StarWatch for the greater Lehigh Valley


110    OCTOBER 4, 1998:   Somersaulting Moon
The Moon is full this week (Monday), and while it continues to be so brilliant, you might want to engage in a curious little observation. It will require you to view the moon shortly after it rises in the east, and then again near its setting location, around dawn. It would also be helpful if you observed the moon around bedtime--10 p.m. to 1:00 a.m. The observations need not occur on the same night, but they should take place around the time of the full moon, which makes this week perfect. Notice the maria, the dark, waterless regions where most of the lunar landings took place. At moonrise they will appear to be pointed upward; by midnight, they will be more up and down; and by moonset they are slanted downward. This curious little movement is not a motion at all, but merely a consequence of Earthís rotation carrying astronomical bodies across an arcuate (curved) path in the sky. Understand the tilt of the moon, and you will come to realize that most movie footage of the moon is taken in the early evening, even if the scene is supposed to be occurring in the wee hours of the morning. Constellations follow the same convention as the American poet Robert Frost noted in the Star-Splitter. "You know Orion always comes up sideways. Throwing a leg up over our fence of mountains..." When Orion sets, itís like he has just tripped and is falling face forward against the Earth--splat! If you didnít catch it, that last sentence was not Frostís.
111    OCTOBER 11, 1998:   Waning Moon
This week our attention focuses on the morning sky which receives little competition from the sun until about 5:45 a.m. Thatís because the nights are becoming longer, and we have not yet switched back to Standard Time. Incidentally, this happens on Sunday, October 25th, when the hours of 1-2 a.m. repeat twice. Hope youíre not working third shift. During the week the Moon will be a waning crescent for most of the time, and as such, it will allow us to find other objects quite easily. Observe between 5:30-6:00 a.m., but no later. Monday morning finds Luna (Latin for Moon) due south amidst the bright winter group of astral bodies. The three belt stars of Orion, the Hunter, will be below and to the Moonís right, while Geminiís Caster and Pollux are directly above. The days march ahead and so does Diana (Roman name for our Moon). By mid-week at dawn, she is in the southeast to the left of the Gemini Twins, and now forms an impressive equilateral triangle with Pollux (above right) and Procyon (slightly below and right). At the same time, the Moon approaches the star Regulus of Leo, the Lion, and the planet Mars right below Regulus. On Thursday, look east at dawn to see Artemis (Greek for the Moon) right above Regulus and Mars. By Friday, Selene is a very thin crescent right below Mars, but still more than two fists above the horizon. Call it what you will, Luna, Diana, Artemis, Selene, Cynthia, Delia, Hecate, or Phoebe, our Moon next to Mars and Regulus will be a pretty sight
112    OCTOBER 18, 1998:   Orionids Fly
Halleyís Comet makes a return debut this week. However, it wonít be in the form of a gossamer apparition with a long showy tail, but rather as fiery streaks of light created by tiny sand-sized particles ramming into the upper atmosphere of the Earth. Itís time for the Orionid meteor shower which culminates on Wednesday morning, but which will be visible to some extent all week long. You are actually seeing dust from the tail of Halleyís Comet which intersects the Earthís orbit in October and in May. The moon is new this week, so the meteors will have no natural competition to spoil their show. Your best viewing will be after midnight when the constellation of Orion gains some prominence in the east. The three equally bright and equally distant belt stars are easily noted even from the city. The bright reddish star, Betelgeuse, is to the left and above the belt. Orionid meteors will appear to diverge or radiate from above and to the left of Betelgeuse. From a country location youíll see about 20 meteors per hour on Wednesday morning--less on either side of this date. Orionids are fairly bright and move swiftly across the sky. About half of their number leave trails after their initial burst. Dress warmly, and use a sleeping bag and pillow for extra comfort. After midnight look east, about 1/3rd of the way up from the horizon. After 3:00 a.m., look southeast about 2/3rd of the way up in the sky.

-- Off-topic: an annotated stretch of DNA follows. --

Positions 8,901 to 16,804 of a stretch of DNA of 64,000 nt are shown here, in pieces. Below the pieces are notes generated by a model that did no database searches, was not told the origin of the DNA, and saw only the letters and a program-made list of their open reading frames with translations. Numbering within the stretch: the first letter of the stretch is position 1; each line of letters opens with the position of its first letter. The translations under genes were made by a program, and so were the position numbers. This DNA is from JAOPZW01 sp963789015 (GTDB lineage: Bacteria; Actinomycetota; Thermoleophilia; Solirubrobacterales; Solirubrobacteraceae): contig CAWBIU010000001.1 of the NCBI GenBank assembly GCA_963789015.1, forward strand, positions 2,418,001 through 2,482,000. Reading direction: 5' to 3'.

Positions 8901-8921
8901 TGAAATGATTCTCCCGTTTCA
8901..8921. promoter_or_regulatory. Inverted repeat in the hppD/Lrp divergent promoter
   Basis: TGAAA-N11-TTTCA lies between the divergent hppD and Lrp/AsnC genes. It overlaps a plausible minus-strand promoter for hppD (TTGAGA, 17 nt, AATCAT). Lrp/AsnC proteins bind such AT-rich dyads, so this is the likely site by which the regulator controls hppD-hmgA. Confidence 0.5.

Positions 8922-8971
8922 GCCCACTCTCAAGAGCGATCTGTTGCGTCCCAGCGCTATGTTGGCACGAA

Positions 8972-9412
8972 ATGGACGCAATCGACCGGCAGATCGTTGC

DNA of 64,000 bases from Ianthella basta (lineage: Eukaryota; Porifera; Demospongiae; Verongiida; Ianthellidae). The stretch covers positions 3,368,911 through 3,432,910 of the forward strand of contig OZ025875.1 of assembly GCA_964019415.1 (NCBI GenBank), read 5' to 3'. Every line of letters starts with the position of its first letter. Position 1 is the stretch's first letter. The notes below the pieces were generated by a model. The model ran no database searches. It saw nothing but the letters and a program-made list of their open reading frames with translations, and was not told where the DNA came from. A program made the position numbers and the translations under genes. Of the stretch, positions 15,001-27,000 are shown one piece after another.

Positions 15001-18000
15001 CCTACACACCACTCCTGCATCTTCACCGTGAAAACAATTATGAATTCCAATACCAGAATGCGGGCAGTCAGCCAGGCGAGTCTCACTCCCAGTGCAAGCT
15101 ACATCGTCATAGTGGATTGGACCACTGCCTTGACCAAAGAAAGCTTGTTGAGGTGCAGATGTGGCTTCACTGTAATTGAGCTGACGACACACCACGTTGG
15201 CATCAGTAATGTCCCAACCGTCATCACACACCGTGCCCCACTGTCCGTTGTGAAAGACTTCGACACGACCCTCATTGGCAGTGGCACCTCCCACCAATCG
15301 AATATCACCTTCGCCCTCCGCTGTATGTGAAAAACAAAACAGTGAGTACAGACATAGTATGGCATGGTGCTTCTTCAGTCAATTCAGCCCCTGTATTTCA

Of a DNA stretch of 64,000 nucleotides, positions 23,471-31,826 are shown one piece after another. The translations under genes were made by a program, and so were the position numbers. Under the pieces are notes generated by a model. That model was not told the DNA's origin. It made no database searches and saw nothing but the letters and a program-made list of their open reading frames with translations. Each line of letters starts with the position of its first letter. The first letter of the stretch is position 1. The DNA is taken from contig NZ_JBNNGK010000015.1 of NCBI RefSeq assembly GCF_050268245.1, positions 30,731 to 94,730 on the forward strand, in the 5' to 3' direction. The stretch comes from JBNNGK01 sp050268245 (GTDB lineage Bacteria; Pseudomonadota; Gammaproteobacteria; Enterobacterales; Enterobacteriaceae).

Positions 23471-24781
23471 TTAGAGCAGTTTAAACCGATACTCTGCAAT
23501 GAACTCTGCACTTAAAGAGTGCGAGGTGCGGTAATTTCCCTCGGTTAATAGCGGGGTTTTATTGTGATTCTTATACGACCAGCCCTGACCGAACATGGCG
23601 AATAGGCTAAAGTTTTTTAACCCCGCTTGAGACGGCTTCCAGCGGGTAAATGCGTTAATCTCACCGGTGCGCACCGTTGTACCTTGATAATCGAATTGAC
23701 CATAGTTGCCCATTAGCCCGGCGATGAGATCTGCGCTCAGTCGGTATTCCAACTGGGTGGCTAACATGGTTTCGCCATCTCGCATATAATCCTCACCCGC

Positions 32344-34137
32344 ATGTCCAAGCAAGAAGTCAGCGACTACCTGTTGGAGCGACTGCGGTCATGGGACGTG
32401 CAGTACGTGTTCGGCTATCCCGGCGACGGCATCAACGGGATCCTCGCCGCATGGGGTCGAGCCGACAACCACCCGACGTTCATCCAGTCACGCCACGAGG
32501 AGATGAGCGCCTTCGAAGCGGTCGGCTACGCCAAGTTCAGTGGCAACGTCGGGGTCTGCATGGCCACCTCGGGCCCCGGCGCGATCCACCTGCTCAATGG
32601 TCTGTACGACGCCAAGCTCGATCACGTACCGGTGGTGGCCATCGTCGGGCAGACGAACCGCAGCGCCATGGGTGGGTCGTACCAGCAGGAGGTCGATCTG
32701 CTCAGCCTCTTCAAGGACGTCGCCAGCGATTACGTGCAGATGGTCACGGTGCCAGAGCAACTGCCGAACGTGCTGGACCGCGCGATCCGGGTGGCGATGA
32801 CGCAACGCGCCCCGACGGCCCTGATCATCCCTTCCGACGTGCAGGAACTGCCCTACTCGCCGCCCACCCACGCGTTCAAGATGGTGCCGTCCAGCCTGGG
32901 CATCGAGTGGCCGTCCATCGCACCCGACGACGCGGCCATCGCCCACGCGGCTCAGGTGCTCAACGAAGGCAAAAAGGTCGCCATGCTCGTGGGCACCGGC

113    OCTOBER 26, 1998:   Halloween Magic
Our observance of Halloween has some deep-rooted astronomical origins, and not just the antics surrounding the full moon which most of us may think about first. The time of the year is also important. Halloween occurs at a point in the calendar, midway between the autumnal equinox and winter solstice, and was one of four such quarter holidays originally celebrated by the Celts. The Celtic New Year began at this time--Samhain--now celebrated world-wide as All Hallows--Halloween. It ushered in the winter months, and as such was concerned with the dead. On this night the partition which separated the world of the living from the Otherworld was especially thin and penetrable. Christianity retaliated against these pagan traditions with the celebration of All Saints Day (Nov. 1) and All Souls Day (Nov. 2), but their purpose was nearly the same. Even our Jack-O-Lantern pumpkins may be traced back to the sky. The full moons of autumn can be extremely conspicuous, because they rise nearly at the same time during the days surrounding their full phase. The moonís orange glow when near the horizon, coupled with the darker markings of its seas, may have inspired the carving of faces onto pumpkins as a remembrance of this yearly occurrence. Happy Halloween!
October Star Map